Top of the reading stack
In Support of Continuous Coverage – The COVID-19 pandemic has highlighted the importance of health insurance, and the challenges of maintaining coverage. Continuous coverage for Medicaid enrolees during the COVID-19 pandemic is a feature of the Families First Coronavirus Response Act, which temporarily increases the federal Medicaid matching rate, provided that states offer COVID-19 testing and treatment and provide continuous coverage for care. In a new working paper, Continuous Medicaid Eligibility for Children and Their Health – Working Paper, prepared for the Association for Community Affiliated Plans, our GW colleagues Leighton Ku and Erin Brantley examine the effects of 12-month continuous Medicaid eligibility for children. Their analysis suggests the value of maintaining continuous coverage beyond the current public health emergency.
And from the Commonwealth Fund, Why We Can’t Rely on Health Insurance Alone to Guarantee Universal Immunization Against COVID-19 by Sara Rosenbaum, Sabrina Corlette, and Alexander Somodevilla.
Health Center History – Our CHroniCles #MembershipMonday Spotlight!
LifeLong Medical Care, situated in the California Bay Area, was founded in 1976 by a group of Gray Panthers, senior advocates who realized that the area’s growing low-income, aging population did not have access to essential health care services. Together, they developed the Over 60 Health Center, where older adults could receive support and quality health care. This first clinic evolved into the non-profit community health center network, known today as Lifelong Medical Care.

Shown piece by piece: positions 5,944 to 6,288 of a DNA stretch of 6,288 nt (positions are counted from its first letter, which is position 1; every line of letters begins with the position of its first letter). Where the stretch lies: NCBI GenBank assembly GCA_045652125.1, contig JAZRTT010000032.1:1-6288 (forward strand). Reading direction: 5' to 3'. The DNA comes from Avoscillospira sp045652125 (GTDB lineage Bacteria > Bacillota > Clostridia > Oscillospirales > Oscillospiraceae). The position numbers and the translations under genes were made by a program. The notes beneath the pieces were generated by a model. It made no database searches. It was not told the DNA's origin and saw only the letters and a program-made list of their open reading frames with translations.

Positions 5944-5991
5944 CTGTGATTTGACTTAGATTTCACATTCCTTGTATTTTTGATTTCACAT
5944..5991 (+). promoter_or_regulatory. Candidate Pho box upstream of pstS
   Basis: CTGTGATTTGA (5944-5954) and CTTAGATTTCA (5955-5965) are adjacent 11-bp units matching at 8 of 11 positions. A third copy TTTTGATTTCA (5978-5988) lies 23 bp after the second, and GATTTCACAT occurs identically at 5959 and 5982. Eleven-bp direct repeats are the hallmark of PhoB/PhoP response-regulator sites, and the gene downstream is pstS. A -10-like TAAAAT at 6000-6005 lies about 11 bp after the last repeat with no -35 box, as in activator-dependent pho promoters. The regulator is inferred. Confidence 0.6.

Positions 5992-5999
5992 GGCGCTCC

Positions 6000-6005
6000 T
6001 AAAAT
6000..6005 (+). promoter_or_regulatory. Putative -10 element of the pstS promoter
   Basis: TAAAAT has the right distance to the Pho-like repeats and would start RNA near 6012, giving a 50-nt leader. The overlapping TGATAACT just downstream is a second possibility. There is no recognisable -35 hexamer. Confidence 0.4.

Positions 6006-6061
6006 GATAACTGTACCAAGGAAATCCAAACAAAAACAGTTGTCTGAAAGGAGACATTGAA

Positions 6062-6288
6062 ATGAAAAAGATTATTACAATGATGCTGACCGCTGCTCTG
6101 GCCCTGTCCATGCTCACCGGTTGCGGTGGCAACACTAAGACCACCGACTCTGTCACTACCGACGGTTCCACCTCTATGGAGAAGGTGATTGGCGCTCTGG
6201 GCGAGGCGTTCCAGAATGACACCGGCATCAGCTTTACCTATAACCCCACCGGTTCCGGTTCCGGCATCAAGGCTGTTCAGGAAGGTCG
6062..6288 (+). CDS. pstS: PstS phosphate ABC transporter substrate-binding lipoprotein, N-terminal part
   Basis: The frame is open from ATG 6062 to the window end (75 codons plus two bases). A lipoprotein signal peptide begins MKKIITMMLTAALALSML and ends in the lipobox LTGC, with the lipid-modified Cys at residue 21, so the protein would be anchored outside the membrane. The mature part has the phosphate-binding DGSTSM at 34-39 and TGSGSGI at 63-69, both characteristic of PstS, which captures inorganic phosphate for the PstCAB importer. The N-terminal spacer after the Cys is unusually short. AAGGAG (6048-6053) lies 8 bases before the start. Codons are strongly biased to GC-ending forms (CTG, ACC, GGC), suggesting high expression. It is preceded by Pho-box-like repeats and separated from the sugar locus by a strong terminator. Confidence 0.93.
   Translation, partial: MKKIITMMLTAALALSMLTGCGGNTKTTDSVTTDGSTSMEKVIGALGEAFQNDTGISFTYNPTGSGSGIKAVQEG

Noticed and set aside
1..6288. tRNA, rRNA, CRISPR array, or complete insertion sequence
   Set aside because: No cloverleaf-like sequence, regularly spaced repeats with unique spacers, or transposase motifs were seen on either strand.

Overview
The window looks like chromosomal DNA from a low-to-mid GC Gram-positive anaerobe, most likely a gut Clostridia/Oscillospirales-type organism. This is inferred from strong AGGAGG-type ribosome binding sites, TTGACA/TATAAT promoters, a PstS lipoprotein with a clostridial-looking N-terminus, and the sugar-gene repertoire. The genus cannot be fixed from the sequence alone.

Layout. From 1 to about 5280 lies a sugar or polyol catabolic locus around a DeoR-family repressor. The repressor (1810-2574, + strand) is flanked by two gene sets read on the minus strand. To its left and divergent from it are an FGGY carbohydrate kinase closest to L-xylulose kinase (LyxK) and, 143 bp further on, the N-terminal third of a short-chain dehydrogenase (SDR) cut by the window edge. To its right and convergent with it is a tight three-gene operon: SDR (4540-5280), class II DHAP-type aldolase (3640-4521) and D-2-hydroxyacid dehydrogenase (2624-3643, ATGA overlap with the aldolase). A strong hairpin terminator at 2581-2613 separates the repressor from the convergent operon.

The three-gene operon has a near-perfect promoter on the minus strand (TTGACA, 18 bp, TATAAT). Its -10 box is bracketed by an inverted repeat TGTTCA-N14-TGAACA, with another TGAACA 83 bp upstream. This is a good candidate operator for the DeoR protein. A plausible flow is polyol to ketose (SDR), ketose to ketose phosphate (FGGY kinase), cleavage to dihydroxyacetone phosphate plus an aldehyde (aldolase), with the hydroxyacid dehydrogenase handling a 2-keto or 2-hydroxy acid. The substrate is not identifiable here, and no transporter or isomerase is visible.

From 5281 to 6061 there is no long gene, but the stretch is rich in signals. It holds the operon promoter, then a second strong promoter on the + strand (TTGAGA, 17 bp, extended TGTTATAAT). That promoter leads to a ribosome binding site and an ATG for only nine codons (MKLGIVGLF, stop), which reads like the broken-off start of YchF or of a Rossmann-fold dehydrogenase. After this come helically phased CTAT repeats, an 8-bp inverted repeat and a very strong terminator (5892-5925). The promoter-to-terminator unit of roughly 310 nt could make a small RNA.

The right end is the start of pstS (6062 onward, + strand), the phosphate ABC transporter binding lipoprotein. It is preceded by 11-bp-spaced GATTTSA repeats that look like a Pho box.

Beginning with the addition of the Berkeley Primary Care Access Clinic in 1991 and West Berkeley Family Practice in 1995, Lifelong has expanded to meet the needs of the broader community and people of all ages, offering primary and preventive care, as well as behavioral health care services including counseling and recovery support. Today, Lifelong offers primary care health services, dental including dental vans, immediate urgent/care centers, school-based health, the LifeLong Supportive Housing Program, an Adult Day Health Center serving Marin County, and continues to run the Over 60 Health Center. The organization has earned widespread recognition for creative approaches to community health challenges, including the needs of the low-income elderly, people with disabilities, and high-risk pregnant women. They remain committed providers and advocates for continuous improvement in the health of the communities they serve.
Read the full profile on CHroniCles and contact us at firstname.lastname@example.org to be in the spotlight!
And more history – the RCHN CHF Timeline
Since our founding in 2005, the RCHN Community Health Foundation has engaged in a diverse range of projects, providing funding and technical assistance, supporting academic research, inspiring collaboration, developing and assembling resources, and promoting the story of health centers’ unprecedented accomplishments. Our new timeline, showcases the reach of our work as the nation’s only foundation dedicated to community health centers. Take a look back through our history and collaborations, and see what we have been working on this year. More to come so make sure to check back for updates! View our full timeline here.